HP’s Whitman: Augusta’s Decision to Admit Women ‘Affects Me Personally’

Hewlett-Packard CEO Meg Whitman doesn’t golf, but Augusta National’s decision this week to admit female members for the first time in its 80-year history affected her “personally as a woman,” she said today.

“I was delighted,” Whitman said in an interview. “Darla Moore and Condoleezza Rice — you know what? It’s great to be a pioneer in breaking down the barriers that had been in place for a long time.”

“I don’t golf,” she said. “It affects me personally as a woman.”

The Augusta, Georgia, club, which hosts the Masters Tournament, had previously been the domain of men — white ones at that until 1990. On Monday, it welcomed Rice, the former U.S. secretary of State, and Moore, a partner at investment company Rainwater Inc. and wife of its billionaire founder, Richard Rainwater. About a decade ago, former Augusta chairman William “Hootie” Johnson said he wouldn’t admit a woman even at bayonet point.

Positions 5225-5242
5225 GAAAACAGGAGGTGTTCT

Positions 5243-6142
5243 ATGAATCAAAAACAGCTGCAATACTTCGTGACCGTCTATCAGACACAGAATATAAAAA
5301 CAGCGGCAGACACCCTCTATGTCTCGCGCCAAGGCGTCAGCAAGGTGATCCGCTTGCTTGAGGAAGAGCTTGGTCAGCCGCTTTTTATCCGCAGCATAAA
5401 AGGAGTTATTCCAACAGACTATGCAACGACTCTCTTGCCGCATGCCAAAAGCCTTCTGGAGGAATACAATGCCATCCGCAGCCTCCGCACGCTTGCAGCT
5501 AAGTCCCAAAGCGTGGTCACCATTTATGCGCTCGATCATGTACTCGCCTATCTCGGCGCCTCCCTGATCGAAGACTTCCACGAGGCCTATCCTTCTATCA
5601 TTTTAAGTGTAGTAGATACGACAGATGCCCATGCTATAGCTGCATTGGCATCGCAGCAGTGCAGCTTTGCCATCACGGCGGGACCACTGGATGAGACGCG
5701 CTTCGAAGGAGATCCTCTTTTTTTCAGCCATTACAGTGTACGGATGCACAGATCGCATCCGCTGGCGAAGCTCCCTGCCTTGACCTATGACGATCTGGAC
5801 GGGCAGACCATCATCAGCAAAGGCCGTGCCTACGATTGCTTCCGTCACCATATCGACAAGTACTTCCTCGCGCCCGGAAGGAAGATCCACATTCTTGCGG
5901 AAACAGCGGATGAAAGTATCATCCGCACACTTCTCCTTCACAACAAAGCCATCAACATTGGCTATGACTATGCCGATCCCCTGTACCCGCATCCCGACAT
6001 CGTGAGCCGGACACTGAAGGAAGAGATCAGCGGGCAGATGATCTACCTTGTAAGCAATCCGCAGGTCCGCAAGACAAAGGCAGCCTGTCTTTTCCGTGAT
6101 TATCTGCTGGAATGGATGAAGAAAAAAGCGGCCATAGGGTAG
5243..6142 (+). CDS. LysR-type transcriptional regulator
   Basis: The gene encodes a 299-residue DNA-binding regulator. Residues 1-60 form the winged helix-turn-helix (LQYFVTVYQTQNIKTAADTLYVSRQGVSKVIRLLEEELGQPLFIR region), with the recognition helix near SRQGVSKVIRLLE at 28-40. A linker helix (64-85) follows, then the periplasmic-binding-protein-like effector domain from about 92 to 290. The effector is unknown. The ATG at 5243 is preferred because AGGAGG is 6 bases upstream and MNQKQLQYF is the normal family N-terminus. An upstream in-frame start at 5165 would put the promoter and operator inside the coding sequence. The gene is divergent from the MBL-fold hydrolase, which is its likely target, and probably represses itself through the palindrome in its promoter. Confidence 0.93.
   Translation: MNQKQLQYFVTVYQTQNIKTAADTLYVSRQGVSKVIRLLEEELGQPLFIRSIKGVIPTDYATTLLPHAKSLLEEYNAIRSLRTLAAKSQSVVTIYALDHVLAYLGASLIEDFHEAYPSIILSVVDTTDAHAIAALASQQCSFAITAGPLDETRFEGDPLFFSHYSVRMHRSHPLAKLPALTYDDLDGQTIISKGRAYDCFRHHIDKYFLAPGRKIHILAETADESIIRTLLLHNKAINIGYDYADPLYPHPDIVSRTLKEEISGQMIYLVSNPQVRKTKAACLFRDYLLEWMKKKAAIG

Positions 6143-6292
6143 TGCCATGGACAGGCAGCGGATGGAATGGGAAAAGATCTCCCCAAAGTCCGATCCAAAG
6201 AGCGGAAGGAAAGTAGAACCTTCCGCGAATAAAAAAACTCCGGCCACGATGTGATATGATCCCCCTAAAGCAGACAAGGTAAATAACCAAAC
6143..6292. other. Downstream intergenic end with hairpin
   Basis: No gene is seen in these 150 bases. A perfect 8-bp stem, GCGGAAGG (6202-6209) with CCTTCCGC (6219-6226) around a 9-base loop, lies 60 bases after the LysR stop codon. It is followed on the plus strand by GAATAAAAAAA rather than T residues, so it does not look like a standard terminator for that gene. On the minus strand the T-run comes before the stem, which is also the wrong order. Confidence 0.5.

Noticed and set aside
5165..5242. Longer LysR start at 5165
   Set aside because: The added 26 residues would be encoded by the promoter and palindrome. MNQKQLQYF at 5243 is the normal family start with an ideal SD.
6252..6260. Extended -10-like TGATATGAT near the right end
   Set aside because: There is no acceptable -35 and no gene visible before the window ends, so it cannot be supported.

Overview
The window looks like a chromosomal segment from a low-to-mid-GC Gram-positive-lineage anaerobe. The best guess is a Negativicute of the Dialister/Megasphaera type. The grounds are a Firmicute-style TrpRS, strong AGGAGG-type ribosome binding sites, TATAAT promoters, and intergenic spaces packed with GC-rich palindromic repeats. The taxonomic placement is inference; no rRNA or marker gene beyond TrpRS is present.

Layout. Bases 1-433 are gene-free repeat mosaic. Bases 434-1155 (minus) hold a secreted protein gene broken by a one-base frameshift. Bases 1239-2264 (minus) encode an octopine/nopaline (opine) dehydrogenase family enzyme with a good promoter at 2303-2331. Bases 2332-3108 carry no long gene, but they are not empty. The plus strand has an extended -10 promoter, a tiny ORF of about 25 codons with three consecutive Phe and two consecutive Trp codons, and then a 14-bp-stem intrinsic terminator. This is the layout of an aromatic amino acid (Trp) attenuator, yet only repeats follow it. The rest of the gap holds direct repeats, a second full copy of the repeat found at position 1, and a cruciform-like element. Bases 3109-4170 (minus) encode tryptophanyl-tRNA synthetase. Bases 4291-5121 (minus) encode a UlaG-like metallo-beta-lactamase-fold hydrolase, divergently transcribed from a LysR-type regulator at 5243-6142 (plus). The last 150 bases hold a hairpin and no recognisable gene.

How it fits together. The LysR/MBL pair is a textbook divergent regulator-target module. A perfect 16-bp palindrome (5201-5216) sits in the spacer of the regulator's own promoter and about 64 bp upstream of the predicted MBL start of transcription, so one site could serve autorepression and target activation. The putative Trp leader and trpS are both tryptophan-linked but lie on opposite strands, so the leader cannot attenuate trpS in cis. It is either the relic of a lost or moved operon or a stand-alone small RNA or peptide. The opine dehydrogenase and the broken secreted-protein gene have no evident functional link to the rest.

It was another female tech chief executive, IBM’s Ginni Rometty, who helped pave the way. Augusta National Golf Club has historically invited IBM’s CEOs to join, including its last four. Rometty, who became the first woman to be chief executive at Big Blue, wasn’t asked to join the club, opening it to new scrutiny.

Rice and Moore’s admission caused Whitman, who also sits on the boards of Procter & Gamble and Zipcar,  to give a cheer.

“I woke up that morning, I saw it on the news and I said, ‘Way to go.'”

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